Croatia withdraws some bottled drinks, urges people to drink tap water after several fall ill
ZAGREB, Croatia (AP) — Authorities in Croatia recommended Wednesday that people drink only tap water as they investigated reports of several people sickened or suffering throat injuries allegedly after consuming bottled beverages.
Health authorities ordered the “suspected” products pulled from shops and restaurants, without specifying which products. However, photos on social media from shops suggested they were Coca-Cola brands, and the company later said it was temporarily withdrawing some of its products.
Coca-Cola in Croatia said it would cooperate with authorities, but that its internal investigation so far has shown no irregularities with its products.
Health Minister Vili Beros said several people since the start of the past weekend have sought medical help for “injuries inflicted by suspected chemical elements” but that most have had mild symptoms.
One hospital reported chemical injuries to a patient’s esophagus.
“There is no need for panic, but there is for caution,” Beros said. He said that two cases of people getting sick were “directly linked to the consuming of certain drinks while we are yet to determine the rest.”
Police and the state prosecutor’s office were investigating. “Until then, it is our general recommendation to drink water from the water system, which should be safe,” Beros said.
The latest case was reported Wednesday by police in the city of Split, on the Adriatic Sea coastline. A man felt problems with his throat after drinking a non-alcoholic beverage and has received medical help, Split police said in a statement. A similar case had been reported in the city last month, police said.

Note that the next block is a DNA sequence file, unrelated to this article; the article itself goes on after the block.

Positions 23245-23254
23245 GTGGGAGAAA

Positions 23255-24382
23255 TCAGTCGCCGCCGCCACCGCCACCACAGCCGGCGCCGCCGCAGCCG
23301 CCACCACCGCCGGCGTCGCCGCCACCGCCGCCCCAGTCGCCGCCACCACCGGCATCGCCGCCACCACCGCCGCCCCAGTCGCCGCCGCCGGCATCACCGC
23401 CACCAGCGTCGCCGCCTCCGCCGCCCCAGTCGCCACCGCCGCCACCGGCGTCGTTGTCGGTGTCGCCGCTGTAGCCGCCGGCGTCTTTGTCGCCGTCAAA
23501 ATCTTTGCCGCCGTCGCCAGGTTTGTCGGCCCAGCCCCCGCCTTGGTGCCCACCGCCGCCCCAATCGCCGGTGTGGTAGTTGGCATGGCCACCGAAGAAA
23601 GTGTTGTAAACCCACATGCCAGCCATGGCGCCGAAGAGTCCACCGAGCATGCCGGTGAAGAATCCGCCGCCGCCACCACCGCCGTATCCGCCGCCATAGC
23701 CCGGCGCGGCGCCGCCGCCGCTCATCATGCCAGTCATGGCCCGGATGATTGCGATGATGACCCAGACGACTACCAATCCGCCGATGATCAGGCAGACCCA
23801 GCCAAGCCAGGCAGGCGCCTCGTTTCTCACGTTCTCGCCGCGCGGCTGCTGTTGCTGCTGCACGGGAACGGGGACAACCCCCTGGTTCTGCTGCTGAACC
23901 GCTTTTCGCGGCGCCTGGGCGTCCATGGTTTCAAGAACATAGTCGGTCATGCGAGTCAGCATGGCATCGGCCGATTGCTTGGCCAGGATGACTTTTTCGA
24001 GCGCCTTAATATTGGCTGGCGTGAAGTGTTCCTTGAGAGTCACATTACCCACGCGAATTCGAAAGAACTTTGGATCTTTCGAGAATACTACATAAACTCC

Coca-Cola in Croatia said it was withdrawing products even though “our internal analysis has not shown irregularities in the production or in the products.” It said its internal investigation “showed no discrepancies in our production,” but also said it was sending samples for more in-depth analysis.
Reports of alleged poisonings emerged over the weekend when a man was hospitalized in the northern Adriatic port of Rijeka after drinking fizzy bottled water in a cafe. On Tuesday, a university student was hurt after reportedly drinking Coca-Cola.
Both incidents were linked to drinks of the Coca-Cola company. The man in Rijeka had reportedly consumed Romerquelle Emotion Blueberry Pomegranate from a glass bottle, while the student in Zagreb was said to have drunk Coca-Cola from a plastic bottle he took from a machine at his faculty. Another similar case had been previously reported in May.
A hospital in Rijeka on Tuesday said the man was treated for chemical injuries to the esophagus.
“Those are probably some corrosive materials and we need to see if there are any added elements in the drink,” said Krunoslav Capak, the head of Croatia’s Public Health Institute.